(JTA) — When there was no more space in the synagogue in Nabagoye, Uganda, congregants would go outside, gathering under trees. But the branches weren’t enough to shield them from the rain during the East African country’s wet seasons, which last about half the year.
A new 7,000-square-foot synagogue center that was set to open Sept. 16 will solve that problem — yet there is also something larger at stake.
For the Jews of Uganda, most of whom converted under Conservative rabbis and thus are not recognized as Jewish by Israel’s Orthodox Chief Rabbinate, the community center serves as a way to cement their presence in the country.
“This is a place that gathers our people together — it is our Jerusalem,” the community’s leader, Rabbi Gershom Sizomu, told JTA from Kampala, where he serves as a member of the country’s parliament during the week.
Even though many Ugandan Jews struggle with poverty and The Jewish Agency recently recognized the community as Jewish, making immigration to Israel a possibility under the Law of Return (which does not require approval by the Rabbinate), Sizomu says they are not looking to leave their country.
“For people who want to move to Israel, they can do so individually,” he said. “But as a community, we are used to being together here as a country.”
The Abayudaya community, which numbers approximately 2,000 and is native to Uganda, traces its roots to the early 20th century, when a former leader read the Bible and embraced Judaism.
Diane Tobin, executive director of the nonprofit Be’chol Lashon, which worked with the community to build the synagogue, echoed that the project was about strengthening the community’s status in Uganda.
“It was important to establish that these are Jews who are not seeking to make aliyah to Israel — that’s not the main purpose,” Tobin, who has worked with the community since 2002, told JTA. “They want to be recognized as Jews for their own sake, and building infrastructure demonstrates that they are committed to being there in Uganda.”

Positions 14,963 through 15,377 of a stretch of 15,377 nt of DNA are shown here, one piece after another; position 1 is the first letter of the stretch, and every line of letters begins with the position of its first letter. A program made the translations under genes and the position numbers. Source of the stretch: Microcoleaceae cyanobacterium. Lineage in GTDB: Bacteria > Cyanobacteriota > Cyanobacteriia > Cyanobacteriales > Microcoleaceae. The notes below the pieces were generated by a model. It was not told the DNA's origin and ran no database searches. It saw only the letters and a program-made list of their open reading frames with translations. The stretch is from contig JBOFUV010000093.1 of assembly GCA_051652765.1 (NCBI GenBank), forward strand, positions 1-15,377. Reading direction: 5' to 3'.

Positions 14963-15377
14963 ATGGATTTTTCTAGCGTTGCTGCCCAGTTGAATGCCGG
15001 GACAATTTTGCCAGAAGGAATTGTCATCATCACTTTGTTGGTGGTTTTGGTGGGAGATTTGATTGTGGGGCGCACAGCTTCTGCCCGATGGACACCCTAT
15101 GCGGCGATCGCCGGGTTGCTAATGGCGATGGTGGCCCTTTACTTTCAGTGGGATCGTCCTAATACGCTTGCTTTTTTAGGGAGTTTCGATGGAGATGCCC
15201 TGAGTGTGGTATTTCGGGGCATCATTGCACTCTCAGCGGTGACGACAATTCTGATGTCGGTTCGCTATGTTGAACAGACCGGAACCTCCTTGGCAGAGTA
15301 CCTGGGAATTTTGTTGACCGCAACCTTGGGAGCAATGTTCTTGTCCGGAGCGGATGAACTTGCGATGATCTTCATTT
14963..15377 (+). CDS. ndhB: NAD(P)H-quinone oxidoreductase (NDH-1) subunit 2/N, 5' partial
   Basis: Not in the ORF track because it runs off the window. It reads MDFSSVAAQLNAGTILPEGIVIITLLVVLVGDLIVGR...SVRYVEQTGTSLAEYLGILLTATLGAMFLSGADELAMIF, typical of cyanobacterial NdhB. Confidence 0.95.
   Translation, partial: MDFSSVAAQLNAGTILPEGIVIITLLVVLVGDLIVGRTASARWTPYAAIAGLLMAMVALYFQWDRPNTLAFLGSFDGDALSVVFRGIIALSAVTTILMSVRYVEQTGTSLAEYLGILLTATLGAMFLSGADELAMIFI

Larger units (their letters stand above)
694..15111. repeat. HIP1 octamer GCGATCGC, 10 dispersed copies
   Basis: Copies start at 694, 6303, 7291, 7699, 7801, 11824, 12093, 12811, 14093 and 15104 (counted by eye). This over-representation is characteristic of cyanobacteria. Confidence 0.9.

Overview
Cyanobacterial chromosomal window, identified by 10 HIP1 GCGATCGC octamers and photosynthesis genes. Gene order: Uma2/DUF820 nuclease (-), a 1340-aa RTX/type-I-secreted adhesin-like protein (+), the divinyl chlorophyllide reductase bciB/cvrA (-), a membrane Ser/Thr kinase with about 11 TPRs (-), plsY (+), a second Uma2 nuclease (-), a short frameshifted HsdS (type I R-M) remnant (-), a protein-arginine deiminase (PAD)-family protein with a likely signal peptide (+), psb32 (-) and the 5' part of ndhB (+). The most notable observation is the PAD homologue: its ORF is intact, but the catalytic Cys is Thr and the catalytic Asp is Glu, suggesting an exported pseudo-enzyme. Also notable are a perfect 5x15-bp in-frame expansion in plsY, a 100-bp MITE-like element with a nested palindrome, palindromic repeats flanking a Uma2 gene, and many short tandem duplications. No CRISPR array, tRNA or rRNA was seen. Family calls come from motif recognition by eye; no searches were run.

The Abayudaya, which means “people of Judah” in the local language, have dealt with their share of hardship and persecution — such as when dictator Idi Amin banned the practice of Judaism in the 1970s — but today the situation is better. In February, Sizomu won a hotly contested seat for the Ugandan parliament, becoming the first Jewish lawmaker to serve in the body.
The new center will help to further improve ties with Muslim and Christian neighbors by making its services available to Ugandans of all religions, organizers said.
The complex includes a child care center and a food storage facility, neither of which is widely available in Uganda. Both will be available for use for a fee by residents of any religion and could benefit as many as 10,000 people, Sizomu estimated.
“The challenges we have do not discriminate, and we think that living together in harmony is part of this tradition — it is what we call ‘tikkun olam,'” Sizomu said, using the Hebrew phrase meaning to “repair the world,” a Jewish call to social action.
“It fosters good will,” Tobin said of the complex, recalling how Abayudaya ties improved with their Muslim and Christian neighbors after the Jewish community opened up wells that Be’chol Lashon helped to build.
“The Muslim well used to be closed, and because the Jewish well is open to everyone, the other well opened up as well,” she said.
Be’chol Lashon, whose mission is to promote racial and ethnic inclusiveness in the Jewish community, worked with Jews in Uganda to raise funds for the building, find an architect and draw up a plan, as well as monitor the progress on the ground. The group raised $300,000, with a California couple, Sue and Ralph Stern, donating about half the money.
Tobin said the new center is “going to make the community more visible.”
“The politics of religion are very specific [in Uganda], there are so many churches and mosques everywhere — that’s part of the motivation to have a wonderful building [for Jews],” she said.
Indeed, the synagogue will be a Jerusalem of sorts for the community, which is scattered among villages in the country’s eastern region. Members follow a biblical commandment to make pilgrimage to the ancient Temple in Jerusalem during the holidays of Passover, Shavuot and Sukkot — but they gather in Nabagoye rather than Israel.